Sunday, 2 November 2014

Maya The Bee Movie (2014) - Movie Review

Starting this habit of seeing every movie available to me has been simultaneously the best and worst idea I’ve ever had. Best because it’s given me a chance to see movies I wouldn’t normally check out and broadening my cinematic horizons; Worst because it frequently puts me into weird positions of being incredibly out of place amongst the audiences for some movies. Today’s film represents one of those situations, where I’m the only guy in the cinema who doesn’t have a child watching the movie with him.

The plot: Maya (Coco Jack Gillies) is a wild and carefree bee who, upon an evil plan by the royal advisor (Jacki Weaver) to take over as Queen, has to stop her with the help of her many insect friends, all the while trying to prevent all-out war between the bees and the hornets.

The main message of the film is one of tolerance for people who are different than you are, while I can certainly appreciate the sentiment, this is as worn-out a message as can be found in mainstream cinema. It is one of the easiest to convey because, quite frankly, it’s a matter of common sense: Be excellent to each other, party on dude! I have seen it done countless times before, and seen it done better countless times before. Not that the execution is bad or anything; it’s just lesser by comparison.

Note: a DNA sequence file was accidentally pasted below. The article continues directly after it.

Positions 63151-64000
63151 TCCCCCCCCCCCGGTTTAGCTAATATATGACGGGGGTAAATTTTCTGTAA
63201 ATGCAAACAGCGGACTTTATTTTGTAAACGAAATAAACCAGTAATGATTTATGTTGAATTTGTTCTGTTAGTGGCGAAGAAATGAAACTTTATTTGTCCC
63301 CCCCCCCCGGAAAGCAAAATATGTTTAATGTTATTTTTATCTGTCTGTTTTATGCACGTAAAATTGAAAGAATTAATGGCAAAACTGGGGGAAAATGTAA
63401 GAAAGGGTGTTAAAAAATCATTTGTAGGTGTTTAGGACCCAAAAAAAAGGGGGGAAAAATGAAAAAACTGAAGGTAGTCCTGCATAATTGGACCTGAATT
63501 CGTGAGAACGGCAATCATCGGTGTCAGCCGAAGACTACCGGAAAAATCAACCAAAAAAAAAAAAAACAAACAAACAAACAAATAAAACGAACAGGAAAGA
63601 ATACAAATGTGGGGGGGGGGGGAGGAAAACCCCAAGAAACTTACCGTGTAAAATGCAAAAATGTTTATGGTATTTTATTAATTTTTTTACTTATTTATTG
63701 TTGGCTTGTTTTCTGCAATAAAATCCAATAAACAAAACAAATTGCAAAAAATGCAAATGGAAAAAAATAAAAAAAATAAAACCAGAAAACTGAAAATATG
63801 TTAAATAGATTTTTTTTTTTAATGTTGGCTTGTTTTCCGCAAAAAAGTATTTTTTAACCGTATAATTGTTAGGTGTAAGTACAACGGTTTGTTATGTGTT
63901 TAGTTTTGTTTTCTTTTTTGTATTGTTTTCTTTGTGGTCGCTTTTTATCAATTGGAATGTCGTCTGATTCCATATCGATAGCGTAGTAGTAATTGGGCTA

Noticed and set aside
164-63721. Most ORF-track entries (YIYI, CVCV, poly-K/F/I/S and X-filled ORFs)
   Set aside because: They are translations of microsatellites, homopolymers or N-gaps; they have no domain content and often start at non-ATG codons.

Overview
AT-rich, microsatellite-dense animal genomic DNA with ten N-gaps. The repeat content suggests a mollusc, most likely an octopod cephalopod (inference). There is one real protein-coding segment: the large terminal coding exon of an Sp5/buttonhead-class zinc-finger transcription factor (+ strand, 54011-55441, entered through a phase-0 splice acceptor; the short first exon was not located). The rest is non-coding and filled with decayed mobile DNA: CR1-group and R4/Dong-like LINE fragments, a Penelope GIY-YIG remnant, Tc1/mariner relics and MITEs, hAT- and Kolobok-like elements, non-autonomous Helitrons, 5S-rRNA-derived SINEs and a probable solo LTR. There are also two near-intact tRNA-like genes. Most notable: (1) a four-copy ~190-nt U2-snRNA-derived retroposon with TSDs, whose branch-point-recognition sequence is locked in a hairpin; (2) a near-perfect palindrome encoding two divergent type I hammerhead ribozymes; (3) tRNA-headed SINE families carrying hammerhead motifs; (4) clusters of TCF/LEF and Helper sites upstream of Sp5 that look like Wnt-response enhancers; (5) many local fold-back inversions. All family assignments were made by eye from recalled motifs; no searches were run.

The production, as a whole, is… average. It’s a film adaptation of an animated TV show and it looks like it, with animation that barely passes DisneyToon levels of quality; all the characters looks extremely rubbery, like you could just bounce them off of the walls for hours unabated. It’s full of nice bright colours that, considering the intended age range, is meant solely to keep the kids occupied for its relatively short running time, giving the whole package an extremely processed and sugary feel to it.

The voice acting is passable, with a few recognisable names but none of them really bringing the energy you would expect. Richard Roxburgh, whom say may remember from his hamtastic roles in Van Helsing and Moulin Rouge, does okay with his role as Flip the grasshopper but doesn’t really bring anything special to the part. The rest are just as okay, although Miriam Margolyes gives a certain regal dignity to her role as Queen of the hive that shows her experience in voice acting over the others. Don’t get me wrong, Kodi Smit-McPhee blew me out of the water with his role as Norman in Paranorman, without a doubt one of the best family films in recent memory, but here he just does what is needed and nothing more. The writing is quite punny, although nowhere near the level of Planes: Fire And Rescue and also nowhere near as painful to listen to since some of the jokes actually got a chuckle out of me, but overall it’s just baseline humour that will mostly appeal to kids and no-one else.

Some people may give me crap for choosing to review a kid’s movie, since they supposedly can’t be held to the same standards as other movies, but I personally don’t think that’s true. In the last few years, we’ve had films like The LEGO Movie, Frozen, Paranorman, The Boxtrolls and the How To Train Your Dragon series prove that family films can stand head-and-shoulders above the rest. However, they also show why there is a clear divide between ‘family’ films and ‘children’s’ films, and this most certainly is one of the latter. If you’re going to see it at all, wait for it come out on DVD and distract the little ones while you do other things, because there is very little that adults will get out of this movie.

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